sense of decency and ethical restraint, both these miscreants then emptied
on the rocks of lifeless Earth six barrels of gelatinous glue, rancid, plus
two cans of albuminous paste, spoiled, and that to this ooze they added some
curdled ribose, pentose, and levulose, and - as though that filth were not
enough - they poured upon it three large jugs of a mildewed solution of
amino acids, then stirred the seething swill with a coal shovel twisted to
the left, and also used a poker, likewise bent in the same direction, as a
consequence of which the proteins of all future organisms on Earth were
Left-handed?! And finally, is it not true that Lod, suffering at the time
from a runny nose and - moreover - egged on by Gorrd, who was reeling
from an excessive intake of intoxicants, did willfully and knowingly sneeze
into that protoplasmal matter, and, having infected it thereby with the most
virulent viruses, guffawed that he had thus breathed 'the bloody breath of
life' into those miserable evolutionary beginnings?! And is it not
true that this leftwardness and virulence were thereafter transmitted and
handed down from organism to organism, and now afflict with their continuing
presence the innocent representatives of the race Artefactum Abhorrens,
who gave themselves the name of 'homo sapiens' purely out of
simple-minded ignorance? And therefore is it not true that the
Rhohches must not only pay the Earthling's initiation fee, to the tune of a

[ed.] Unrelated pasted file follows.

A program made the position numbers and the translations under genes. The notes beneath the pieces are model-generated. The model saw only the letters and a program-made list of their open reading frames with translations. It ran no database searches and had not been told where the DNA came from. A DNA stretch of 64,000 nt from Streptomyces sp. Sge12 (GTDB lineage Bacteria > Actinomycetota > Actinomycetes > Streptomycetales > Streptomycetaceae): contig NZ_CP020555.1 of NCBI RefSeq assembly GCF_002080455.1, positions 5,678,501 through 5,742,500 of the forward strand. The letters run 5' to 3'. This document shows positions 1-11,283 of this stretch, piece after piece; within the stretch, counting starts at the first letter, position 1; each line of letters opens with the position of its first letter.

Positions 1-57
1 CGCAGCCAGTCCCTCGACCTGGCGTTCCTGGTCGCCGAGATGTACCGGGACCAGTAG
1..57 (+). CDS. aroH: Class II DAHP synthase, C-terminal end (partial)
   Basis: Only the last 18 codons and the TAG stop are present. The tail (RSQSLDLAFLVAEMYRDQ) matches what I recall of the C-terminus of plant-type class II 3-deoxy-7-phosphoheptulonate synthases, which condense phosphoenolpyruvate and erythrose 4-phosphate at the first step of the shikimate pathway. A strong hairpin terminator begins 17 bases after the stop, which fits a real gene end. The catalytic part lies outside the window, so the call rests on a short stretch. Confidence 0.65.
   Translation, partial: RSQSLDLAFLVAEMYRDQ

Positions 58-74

billion tons of platinum, but also compensate the unfortunate victims of
their planetary incontinence - in the form of Cosmic Alimony?!"
- from Stanislaw Lem, The Star Diaries, "The Eighth
Voyage," 1976 Avon Press paperback, pp. 42-43.
Sam Harris writes about contra-causal free will in a footnote
from his book The End of Faith,
and pretty much nails it as a morally harmful, logically incoherent illusion.
Just one quibble about agency at the end....
The belief that human
beings are endowed with freedom of will underwrites both our religious
conception of "sin” and our judicial ideal of
"retributive justice.” This makes free will a
problem of more than passing philosophical interest. Without freedom of
will, sinners would just be poorly calibrated clockwork, and any notion of
justice that emphasized their punishment (rather than their
rehabilitation or mere containment) would seem deeply incongruous. Happily,
we will find that we need no illusions about a person’s place in the causal